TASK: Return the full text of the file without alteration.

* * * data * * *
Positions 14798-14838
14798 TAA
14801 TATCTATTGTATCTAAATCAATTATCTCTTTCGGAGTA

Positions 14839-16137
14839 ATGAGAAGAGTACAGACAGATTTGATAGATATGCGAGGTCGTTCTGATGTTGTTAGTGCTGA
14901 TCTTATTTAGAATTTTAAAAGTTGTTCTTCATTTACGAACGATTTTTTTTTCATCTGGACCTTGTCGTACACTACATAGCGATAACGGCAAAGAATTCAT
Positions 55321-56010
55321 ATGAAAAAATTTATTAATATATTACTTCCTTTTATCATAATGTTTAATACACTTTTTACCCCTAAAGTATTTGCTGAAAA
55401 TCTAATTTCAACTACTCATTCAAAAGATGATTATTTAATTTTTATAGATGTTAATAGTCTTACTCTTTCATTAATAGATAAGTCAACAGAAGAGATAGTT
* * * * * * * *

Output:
Positions 14798-14838
14798 TAA
14801 TATCTATTGTATCTAAATCAATTATCTCTTTCGGAGTA

Positions 14839-16137
14839 ATGAGAAGAGTACAGACAGATTTGATAGATATGCGAGGTCGTTCTGATGTTGTTAGTGCTGA
14901 TCTTATTTAGAATTTTAAAAGTTGTTCTTCATTTACGAACGATTTTTTTTTCATCTGGACCTTGTCGTACACTACATAGCGATAACGGCAAAGAATTCAT
Positions 55321-56010
55321 ATGAAAAAATTTATTAATATATTACTTCCTTTTATCATAATGTTTAATACACTTTTTACCCCTAAAGTATTTGCTGAAAA
55401 TCTAATTTCAACTACTCATTCAAAAGATGATTATTTAATTTTTATAGATGTTAATAGTCTTACTCTTTCATTAATAGATAAGTCAACAGAAGAGATAGTT